HAYNES/PRYMAK : Fire alarm and detection systems have improved on many fronts. Smoke detection technology has advanced with dramatic reductions in both the time required to detect a fire and susceptibility to nuisance alarms. By incorporating advanced microprocessors, software and networking technology, fire panels can monitor thousands of points while providing extremely fast response to alarm conditions. Reliability and survivability of detection and alarm systems have also improved. Systems can continue to function even when partially damaged or destroyed by an advancing fire.

Fire-alarm systems are now capable of providing more useful information to the fire services during an event and helping building owners test and maintain the systems properly. Some fire alarm suppliers are recognizing the need to make their new systems backward compatible with older generation equipment. This will allow the end user to upgrade their older systems in stages rather than replace them completely.

Extended coverage sprinklers for high hazard area/density applications now permit the installing contractor to increase the sprinkler spacing from the traditional maximum of 100 sq. ft. per sprinkler to 196 sq. ft. This has resulted in fewer sprinklers for a given installation and allows the contractor to take advantage of reduced operating pressures and reduce costs.

CSE: All this talk of controls brings to mind greater industry efforts to integrate multiple building systems. What's happening there?

HAYNES/PRYMAK : Integrated control systems that link fire alarm systems with sprinkler, HVAC, security, public address and other building systems have already established a strong presence in the market. One of the driving forces behind integration is an end user seeking improved accountability and cost control by having a single source provider for testing, servicing and equipment upgrading for multiple building systems.

The implication is that fire-protection engineers will be required to know more about the additional functions and operational characteristics of the systems being integrated. For example, if the owner desires an integrated voice evacuation and public address system, the engineer may decide to upgrade to speakers with better frequency response.

MARRION : Coupled with fire effects modeling and wireless technology, integrated building control systems may one day be able to to detect a fire, monitor smoke spread and activate systems as necessary, while reporting in real time to the responding fire department. With such a system, the fire department would be better able to inform their fire ground tactics and evacuation and rescue operations. Security measures may also compete with egress objectives and need to be carefully coordinated.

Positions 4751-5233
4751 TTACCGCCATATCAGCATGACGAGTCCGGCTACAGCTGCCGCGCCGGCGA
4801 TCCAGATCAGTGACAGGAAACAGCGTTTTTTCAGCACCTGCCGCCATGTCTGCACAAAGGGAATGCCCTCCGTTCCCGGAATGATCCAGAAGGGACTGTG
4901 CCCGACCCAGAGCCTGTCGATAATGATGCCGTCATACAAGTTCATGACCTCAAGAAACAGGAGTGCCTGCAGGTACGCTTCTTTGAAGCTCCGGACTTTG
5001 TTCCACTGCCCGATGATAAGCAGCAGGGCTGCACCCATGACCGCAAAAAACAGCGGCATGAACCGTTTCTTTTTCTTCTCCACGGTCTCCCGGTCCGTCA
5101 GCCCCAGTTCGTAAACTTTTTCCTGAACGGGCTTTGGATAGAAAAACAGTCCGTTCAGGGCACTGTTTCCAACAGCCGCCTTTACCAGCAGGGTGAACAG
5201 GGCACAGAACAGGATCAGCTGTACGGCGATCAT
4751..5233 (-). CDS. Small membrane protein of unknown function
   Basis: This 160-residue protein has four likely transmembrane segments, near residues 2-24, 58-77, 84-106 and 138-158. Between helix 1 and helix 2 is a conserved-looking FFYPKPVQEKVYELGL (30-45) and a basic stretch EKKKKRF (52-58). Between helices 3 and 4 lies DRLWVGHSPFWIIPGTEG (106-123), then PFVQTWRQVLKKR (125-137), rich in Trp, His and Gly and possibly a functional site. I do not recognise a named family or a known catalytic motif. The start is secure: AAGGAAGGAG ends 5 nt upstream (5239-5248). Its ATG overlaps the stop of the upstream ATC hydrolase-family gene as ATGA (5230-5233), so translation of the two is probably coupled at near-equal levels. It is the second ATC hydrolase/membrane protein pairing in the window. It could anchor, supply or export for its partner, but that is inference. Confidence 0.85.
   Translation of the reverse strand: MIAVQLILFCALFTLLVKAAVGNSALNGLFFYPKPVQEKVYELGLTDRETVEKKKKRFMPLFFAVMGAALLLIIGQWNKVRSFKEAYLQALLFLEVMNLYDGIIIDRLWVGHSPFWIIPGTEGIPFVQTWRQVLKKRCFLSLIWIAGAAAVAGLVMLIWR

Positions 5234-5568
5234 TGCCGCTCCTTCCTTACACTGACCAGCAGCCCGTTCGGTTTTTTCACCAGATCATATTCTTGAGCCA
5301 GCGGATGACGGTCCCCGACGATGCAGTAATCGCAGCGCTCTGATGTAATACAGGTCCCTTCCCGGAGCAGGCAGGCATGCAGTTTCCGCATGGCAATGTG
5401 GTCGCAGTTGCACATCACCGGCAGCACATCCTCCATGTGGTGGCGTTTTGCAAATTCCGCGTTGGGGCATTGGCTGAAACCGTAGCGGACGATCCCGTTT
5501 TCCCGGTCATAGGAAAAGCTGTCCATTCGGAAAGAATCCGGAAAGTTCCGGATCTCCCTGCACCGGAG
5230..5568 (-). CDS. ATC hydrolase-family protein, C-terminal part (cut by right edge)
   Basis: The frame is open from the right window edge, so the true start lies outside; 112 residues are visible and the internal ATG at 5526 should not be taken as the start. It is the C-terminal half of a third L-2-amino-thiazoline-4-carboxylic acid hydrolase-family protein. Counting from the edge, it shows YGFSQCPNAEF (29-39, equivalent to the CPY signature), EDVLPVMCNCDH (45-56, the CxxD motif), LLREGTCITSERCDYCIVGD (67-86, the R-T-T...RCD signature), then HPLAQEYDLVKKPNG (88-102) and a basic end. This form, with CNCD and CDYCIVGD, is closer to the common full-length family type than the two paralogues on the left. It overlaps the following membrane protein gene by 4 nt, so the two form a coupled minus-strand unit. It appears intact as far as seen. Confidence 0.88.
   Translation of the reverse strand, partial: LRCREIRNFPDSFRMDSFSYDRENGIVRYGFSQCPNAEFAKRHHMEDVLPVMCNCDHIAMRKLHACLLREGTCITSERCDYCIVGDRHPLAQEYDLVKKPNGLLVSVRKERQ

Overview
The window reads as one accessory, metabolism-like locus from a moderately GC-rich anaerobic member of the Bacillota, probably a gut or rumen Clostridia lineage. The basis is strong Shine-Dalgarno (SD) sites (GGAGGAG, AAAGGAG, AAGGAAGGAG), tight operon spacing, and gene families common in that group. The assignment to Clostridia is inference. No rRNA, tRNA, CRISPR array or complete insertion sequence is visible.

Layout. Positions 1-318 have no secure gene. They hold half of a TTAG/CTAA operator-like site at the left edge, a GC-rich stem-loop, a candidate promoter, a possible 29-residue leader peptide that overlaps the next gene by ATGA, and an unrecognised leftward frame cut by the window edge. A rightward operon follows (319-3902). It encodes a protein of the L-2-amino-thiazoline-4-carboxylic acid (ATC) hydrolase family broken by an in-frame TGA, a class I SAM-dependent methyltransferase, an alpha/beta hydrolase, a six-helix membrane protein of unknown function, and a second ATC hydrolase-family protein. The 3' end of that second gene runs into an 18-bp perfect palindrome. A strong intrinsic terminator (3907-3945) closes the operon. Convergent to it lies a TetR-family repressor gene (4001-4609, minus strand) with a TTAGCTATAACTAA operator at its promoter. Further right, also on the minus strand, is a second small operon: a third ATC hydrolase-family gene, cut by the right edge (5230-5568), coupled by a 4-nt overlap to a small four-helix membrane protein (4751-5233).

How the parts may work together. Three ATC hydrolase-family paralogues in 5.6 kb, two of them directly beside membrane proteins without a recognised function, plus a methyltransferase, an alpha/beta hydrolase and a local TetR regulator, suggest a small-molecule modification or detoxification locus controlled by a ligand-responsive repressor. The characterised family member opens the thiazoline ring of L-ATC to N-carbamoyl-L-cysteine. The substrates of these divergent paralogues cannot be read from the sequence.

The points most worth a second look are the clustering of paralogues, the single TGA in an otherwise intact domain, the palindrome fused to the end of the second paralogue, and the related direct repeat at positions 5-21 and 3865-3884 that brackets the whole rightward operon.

MADDEN : I agree that as the industry's experience increases, acceptance of integrating fire-protection and life-safety systems with other building system controls should also increase. However, the balance between using available technological capabilities and keeping it simple from an operational and reliability standpoint will continue to be a challenge for all stakeholders.

(For more information on the topic of balancing active and passive fire-protection, two valuable white papers are available at . Click the red "Fire" bar on the left.

The U.S. Experience with Sprinklers

Property Use Percentage of fires with sprinklers1 Percentage of fires where sprinklers operated2 Percentage of fires where sprinklers didn't operate
Public Assembly23.073.926.1
Health Care & Correctional51.280.020.0
All Residential2.684.615.4
1&2 Family0.780.020.0
Hotels & Motels32.882.717.3
Department Stores52.084.915.1
Average Percentages23.382.717.3
1 Estimated as percentages of structure fires with sprinklers present divided by the number of structure fires with sprinkler status known.
2 Excludes fires where sprinkler was present but fire was coded as too small to test operational status of sprinklers.
Source: NFPA Report, U.S. Experience with Sprinklers, September 2001. National estimates based on 1989-1998 NFIRS and NFPA survey.


John Haynes , Director of Marketing, SimplexGrinnell, Westminster, Mass.

Thomas Prymak , Vice President of Marketing, Tyco Building & Fire Products, Lansdale, Pa.

Michael J. Madden , P.E., Principal, Gage-Babcock & Assocs., La Palma, Calif.

Christopher Marrion , P.E., Fire Strategist, Associate Principal, Arup, New York